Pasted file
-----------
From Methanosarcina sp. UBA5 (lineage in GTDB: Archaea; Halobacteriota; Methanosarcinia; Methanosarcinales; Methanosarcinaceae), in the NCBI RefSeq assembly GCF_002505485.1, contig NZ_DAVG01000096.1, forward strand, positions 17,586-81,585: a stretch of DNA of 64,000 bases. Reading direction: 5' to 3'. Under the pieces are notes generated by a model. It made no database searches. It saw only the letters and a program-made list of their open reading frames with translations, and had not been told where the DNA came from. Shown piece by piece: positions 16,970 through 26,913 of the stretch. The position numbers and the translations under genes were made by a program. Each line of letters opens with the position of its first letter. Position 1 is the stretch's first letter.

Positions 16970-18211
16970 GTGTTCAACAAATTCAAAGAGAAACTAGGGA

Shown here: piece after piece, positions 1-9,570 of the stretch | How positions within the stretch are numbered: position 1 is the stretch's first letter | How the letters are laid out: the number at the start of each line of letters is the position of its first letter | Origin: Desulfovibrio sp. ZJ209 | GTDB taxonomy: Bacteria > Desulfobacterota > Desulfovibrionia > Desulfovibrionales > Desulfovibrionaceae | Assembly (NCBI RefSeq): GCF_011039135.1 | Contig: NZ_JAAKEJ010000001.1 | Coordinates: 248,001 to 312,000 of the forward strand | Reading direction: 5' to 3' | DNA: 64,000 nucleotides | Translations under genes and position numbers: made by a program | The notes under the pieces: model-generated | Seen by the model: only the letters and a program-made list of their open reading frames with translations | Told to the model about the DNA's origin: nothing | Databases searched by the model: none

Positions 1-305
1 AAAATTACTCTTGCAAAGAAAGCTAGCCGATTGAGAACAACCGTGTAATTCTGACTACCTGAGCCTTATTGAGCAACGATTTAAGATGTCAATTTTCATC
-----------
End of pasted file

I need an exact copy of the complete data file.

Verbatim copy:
From Methanosarcina sp. UBA5 (lineage in GTDB: Archaea; Halobacteriota; Methanosarcinia; Methanosarcinales; Methanosarcinaceae), in the NCBI RefSeq assembly GCF_002505485.1, contig NZ_DAVG01000096.1, forward strand, positions 17,586-81,585: a stretch of DNA of 64,000 bases. Reading direction: 5' to 3'. Under the pieces are notes generated by a model. It made no database searches. It saw only the letters and a program-made list of their open reading frames with translations, and had not been told where the DNA came from. Shown piece by piece: positions 16,970 through 26,913 of the stretch. The position numbers and the translations under genes were made by a program. Each line of letters opens with the position of its first letter. Position 1 is the stretch's first letter.

Positions 16970-18211
16970 GTGTTCAACAAATTCAAAGAGAAACTAGGGA

Shown here: piece after piece, positions 1-9,570 of the stretch | How positions within the stretch are numbered: position 1 is the stretch's first letter | How the letters are laid out: the number at the start of each line of letters is the position of its first letter | Origin: Desulfovibrio sp. ZJ209 | GTDB taxonomy: Bacteria > Desulfobacterota > Desulfovibrionia > Desulfovibrionales > Desulfovibrionaceae | Assembly (NCBI RefSeq): GCF_011039135.1 | Contig: NZ_JAAKEJ010000001.1 | Coordinates: 248,001 to 312,000 of the forward strand | Reading direction: 5' to 3' | DNA: 64,000 nucleotides | Translations under genes and position numbers: made by a program | The notes under the pieces: model-generated | Seen by the model: only the letters and a program-made list of their open reading frames with translations | Told to the model about the DNA's origin: nothing | Databases searched by the model: none

Positions 1-305
1 AAAATTACTCTTGCAAAGAAAGCTAGCCGATTGAGAACAACCGTGTAATTCTGACTACCTGAGCCTTATTGAGCAACGATTTAAGATGTCAATTTTCATC